Derrick Jones, also known as DJ D-Nice, has been holding gigantic virtual parties on Instagram – live-streaming himself working turntables from his living room for audiences of more than 80,000 people. He’s given shout-outs to celebrities who pop into his feed, including the likes of Drake, Jennifer Lopez, former First Lady Michelle Obama and former Vice President Joe Biden.

On a smaller scale, people have been pasting together different digital services and platforms to keep regular traditions alive, like the karaoke circle that my friend Valerie Soe has organized.

With our group unable to meet in person, she held our first online session last night, using Zoom virtual conferencing and a video sharing tool called Watch2Gether. The results were sometimes comical – due to online lag and syncing issues – but isn’t laughing with friends part of what karaoke is all about?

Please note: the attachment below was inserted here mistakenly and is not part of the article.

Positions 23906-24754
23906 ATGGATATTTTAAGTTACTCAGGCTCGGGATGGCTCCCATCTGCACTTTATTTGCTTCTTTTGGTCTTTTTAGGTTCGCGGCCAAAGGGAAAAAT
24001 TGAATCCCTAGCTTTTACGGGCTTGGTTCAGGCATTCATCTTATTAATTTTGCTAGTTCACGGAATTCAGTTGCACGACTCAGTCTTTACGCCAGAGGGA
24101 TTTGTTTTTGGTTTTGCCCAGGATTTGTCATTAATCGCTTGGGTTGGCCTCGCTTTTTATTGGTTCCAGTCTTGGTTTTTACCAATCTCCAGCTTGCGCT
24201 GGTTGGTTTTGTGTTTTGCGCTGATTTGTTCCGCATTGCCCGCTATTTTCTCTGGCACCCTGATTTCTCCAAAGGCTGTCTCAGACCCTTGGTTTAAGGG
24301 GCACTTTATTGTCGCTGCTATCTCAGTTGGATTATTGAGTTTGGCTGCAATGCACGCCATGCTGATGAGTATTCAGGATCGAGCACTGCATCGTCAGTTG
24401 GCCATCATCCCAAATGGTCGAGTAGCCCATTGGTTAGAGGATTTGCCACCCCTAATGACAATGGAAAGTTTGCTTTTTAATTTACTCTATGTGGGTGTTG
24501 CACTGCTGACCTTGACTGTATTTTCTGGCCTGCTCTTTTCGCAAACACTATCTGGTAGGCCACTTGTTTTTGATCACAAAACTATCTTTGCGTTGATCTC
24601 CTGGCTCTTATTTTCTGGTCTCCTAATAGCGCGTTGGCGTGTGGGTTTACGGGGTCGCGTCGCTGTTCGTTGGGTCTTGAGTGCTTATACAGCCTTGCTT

Zoom has moved to the center of many other collaborative experiences. Melinda Hsu Taylor, the mother of my son Skyler’s friend Jackson, held a 12th birthday party for him via the platform this past Friday.

“We originally were going to do an escape room for Jackson and his buddies, followed by a restaurant outing, followed by a sleepover – it was all going to be very epic,” she said. “All of those things went out the window when group gatherings started to get canceled; even before they closed the schools, I knew parents would be nervous about going out at all, so we postponed the physical celebration.”

Instead, Taylor had individual pizzas delivered to all of Jackson’s friends, and they ate them while laughing and chatting on a video conference call. “Jackson took the whole thing in stride, especially because I promised we would reschedule the escape room and the sleepover to a later date when everyone’s able to go out again,” Taylor said.